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Silicon Valley startup founder relocates to Tampa

Veronica Brezina



Vaishnavi More. Photo provided.

Vaishnavi More, the founder of Archslate, a Silicon Valley-based startup that connects employers and candidates in the architecture industry, has moved to Tampa. 

More and her husband, who is an application engineer for fintech startup Fast, both simultaneously made the big decision to move. 

For her husband, who joined Fast when it was launching, he wanted to move to the city as Fast was opening its East Coast hub in Tampa. But More already had her eyes on Tampa. 

“Silicon Valley is all built out. There’s no more space left,” More said. She was also considering Colorado and Austin, as they are destinations with architecture and engineering industry; however, the new hi-rise towers and projects in downtown Tampa caught More’s attention during a site visit.

More is a Harvard grad who majored in architecture and design. She relentlessly sought work in the industry but despite her high-level education and experiences, she was not able to – which led her to think how other qualified candidates are facing the same brick wall. 

In 2020, More created her company Archslate, which is an algorithm-based platform that connects architects seeking employment to employers and vice-versa. 

“It took me almost six months and 200 applications to get a job,” More said. “I knew I wanted to do something about it. There’s this massive disconnect where you have firms aggressively posting on job boards and then on the other side, people are applying to every single job they come across.”  

Humble beginnings 

She brought up the idea to a professor at Harvard about creating a platform specifically designed for aspiring architects and architecture firms. 

“We worked on this idea and he said it had great potential, it’s a great market opportunity. We worked on it for three or four months as an independent study and then I pitched for the venture innovation program at the Harvard Innovation Labs,” More said, explaining how Harvard reviews thousands of applications from students vying to be accepted into the labs and handpicks a select few. 

During that time in 2019, More said she was the only female founder accepted into the program.  

She was able to have physical space in the lab and access to resources, which included connecting with execs from tech giants like Google and  Airbnb.  

“When we had this idea, we were just at the beginning of the pandemic and during the pandemic, we built the product, and it’s such critical timing now because people are hiring and looking for jobs,”  More said, adding how more employers were leaning toward new technology platforms to scout for talent as they weren’t able to physically meet with candidates.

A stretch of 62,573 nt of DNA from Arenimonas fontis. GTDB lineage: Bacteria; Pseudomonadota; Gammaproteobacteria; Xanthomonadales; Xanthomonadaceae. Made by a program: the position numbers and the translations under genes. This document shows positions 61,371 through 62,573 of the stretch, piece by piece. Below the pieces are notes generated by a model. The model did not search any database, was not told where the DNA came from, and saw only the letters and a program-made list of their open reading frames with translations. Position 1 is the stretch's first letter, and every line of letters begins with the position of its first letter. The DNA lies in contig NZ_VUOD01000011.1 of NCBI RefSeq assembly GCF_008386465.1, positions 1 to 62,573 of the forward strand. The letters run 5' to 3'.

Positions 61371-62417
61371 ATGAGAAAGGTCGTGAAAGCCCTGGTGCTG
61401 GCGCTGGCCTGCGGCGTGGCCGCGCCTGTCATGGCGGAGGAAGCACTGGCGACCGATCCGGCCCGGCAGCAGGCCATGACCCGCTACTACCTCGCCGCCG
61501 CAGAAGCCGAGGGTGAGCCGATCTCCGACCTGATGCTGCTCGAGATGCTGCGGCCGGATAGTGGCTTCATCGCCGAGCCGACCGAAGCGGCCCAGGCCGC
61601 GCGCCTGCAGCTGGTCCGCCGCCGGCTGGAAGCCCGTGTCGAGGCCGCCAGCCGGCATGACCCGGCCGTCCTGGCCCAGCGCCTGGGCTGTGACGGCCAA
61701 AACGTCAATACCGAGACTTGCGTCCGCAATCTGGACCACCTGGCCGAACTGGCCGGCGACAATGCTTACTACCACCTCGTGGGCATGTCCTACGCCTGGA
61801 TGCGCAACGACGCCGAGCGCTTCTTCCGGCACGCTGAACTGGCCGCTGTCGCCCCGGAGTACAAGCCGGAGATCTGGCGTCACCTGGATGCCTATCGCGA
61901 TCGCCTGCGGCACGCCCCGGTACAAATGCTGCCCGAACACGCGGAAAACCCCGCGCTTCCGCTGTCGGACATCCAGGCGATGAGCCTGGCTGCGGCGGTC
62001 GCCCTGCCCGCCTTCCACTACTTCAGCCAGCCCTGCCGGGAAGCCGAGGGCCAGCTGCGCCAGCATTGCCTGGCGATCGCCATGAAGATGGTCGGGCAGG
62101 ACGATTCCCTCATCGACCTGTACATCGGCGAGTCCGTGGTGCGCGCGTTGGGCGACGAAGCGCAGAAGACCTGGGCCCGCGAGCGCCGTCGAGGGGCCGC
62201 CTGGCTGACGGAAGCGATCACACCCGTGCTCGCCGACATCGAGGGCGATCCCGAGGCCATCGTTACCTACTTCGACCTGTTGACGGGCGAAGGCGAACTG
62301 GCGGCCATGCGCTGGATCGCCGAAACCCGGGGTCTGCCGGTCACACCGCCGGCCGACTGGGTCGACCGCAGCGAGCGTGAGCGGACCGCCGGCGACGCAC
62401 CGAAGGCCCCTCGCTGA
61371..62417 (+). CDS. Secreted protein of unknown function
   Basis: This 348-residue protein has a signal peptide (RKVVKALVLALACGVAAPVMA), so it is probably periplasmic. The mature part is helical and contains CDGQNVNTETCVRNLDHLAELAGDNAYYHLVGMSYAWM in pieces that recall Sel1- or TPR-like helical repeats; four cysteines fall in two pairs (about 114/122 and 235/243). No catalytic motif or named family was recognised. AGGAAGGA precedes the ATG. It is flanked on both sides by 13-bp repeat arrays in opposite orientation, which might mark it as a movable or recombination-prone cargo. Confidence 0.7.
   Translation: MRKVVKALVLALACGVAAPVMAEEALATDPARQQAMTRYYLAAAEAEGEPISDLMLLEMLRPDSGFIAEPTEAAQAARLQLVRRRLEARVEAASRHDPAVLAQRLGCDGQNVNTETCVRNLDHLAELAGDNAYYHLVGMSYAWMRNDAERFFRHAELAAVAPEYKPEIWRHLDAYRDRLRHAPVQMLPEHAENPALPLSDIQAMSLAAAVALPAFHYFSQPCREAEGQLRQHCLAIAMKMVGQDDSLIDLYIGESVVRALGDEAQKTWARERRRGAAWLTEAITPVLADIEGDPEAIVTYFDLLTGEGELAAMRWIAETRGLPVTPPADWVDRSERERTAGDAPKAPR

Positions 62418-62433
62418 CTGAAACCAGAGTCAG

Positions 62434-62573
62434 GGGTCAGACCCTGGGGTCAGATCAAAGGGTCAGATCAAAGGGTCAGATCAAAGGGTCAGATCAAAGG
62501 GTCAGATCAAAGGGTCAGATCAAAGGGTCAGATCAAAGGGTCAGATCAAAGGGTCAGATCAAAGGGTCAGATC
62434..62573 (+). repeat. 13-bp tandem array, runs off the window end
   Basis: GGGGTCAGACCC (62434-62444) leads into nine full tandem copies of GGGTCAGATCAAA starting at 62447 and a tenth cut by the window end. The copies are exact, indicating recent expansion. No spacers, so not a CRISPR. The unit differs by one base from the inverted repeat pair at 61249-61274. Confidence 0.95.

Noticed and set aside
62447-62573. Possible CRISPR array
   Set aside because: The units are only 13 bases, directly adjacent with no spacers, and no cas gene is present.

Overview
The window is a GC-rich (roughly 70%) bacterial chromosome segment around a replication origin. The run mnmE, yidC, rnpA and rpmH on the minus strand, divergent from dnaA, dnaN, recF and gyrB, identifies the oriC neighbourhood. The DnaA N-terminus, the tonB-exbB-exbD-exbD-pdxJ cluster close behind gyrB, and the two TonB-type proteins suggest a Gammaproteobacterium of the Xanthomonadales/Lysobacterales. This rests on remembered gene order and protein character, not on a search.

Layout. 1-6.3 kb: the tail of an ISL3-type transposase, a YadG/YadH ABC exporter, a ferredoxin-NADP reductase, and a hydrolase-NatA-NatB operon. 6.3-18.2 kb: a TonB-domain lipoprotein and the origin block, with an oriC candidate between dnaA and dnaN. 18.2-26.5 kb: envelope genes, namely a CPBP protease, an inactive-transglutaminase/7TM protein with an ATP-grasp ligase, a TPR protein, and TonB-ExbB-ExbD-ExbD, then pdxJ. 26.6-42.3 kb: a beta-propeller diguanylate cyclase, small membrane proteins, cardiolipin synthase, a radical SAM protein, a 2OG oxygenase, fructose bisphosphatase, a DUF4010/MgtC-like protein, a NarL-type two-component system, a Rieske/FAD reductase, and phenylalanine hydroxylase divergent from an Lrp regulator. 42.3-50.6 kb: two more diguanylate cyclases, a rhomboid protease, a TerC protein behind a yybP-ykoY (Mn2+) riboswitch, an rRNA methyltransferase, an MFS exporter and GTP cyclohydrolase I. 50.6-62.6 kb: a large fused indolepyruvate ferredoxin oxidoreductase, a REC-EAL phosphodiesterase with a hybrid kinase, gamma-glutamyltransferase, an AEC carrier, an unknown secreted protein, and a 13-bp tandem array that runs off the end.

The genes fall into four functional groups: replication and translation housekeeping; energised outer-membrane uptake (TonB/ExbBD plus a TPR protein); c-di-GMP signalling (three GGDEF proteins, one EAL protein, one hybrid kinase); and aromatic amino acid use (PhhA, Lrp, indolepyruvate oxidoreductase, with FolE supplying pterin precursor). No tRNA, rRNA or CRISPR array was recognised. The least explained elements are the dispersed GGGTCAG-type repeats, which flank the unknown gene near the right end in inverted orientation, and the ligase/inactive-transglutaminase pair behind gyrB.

She has a team of 15 employees who all work remotely in India, where More is from. 

The marketing materials for Archslate. Photo courtesy of More.

Today, there are 700 users on the platform. The company has formed working relationships with architect organizations, Harvard and MIT. 

“We’ve seen people hire within 12 hours. It’s the science behind it, how we use artificial intelligence in a way that connects the passions of the job seeker with the requirement of the company,” More said. 

The user can also track their application process. 

By end of this year, the company plans to have 5,000 users on the platform, and 25,000 by the following year.  

The company has two different revenue streams – one is from the employer who pays a subscription fee and the other is a subscription fee for the candidates (along with software tutorials). 

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The company charges a daily fee for employers whereas, on a typical online job recruitment site, it charges a price per job posting. 

“As we scale, we want to add engineering and construction categories for contractors – they are all interconnected,” she said.  

Archslate also plans to develop a feature that would connect different users who can message one another and collaborate.

The company is in the pre-seed funding stage and has won several grants. 

More is one of the semifinalists for the TechWomen Rising cohort at Tampa Bay Wave. 

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    August 19, 2021at3:22 am

    I live in Tampa now for 25 years and I said from the beginning this was going to be one of the top places in the country that’s why I came here.

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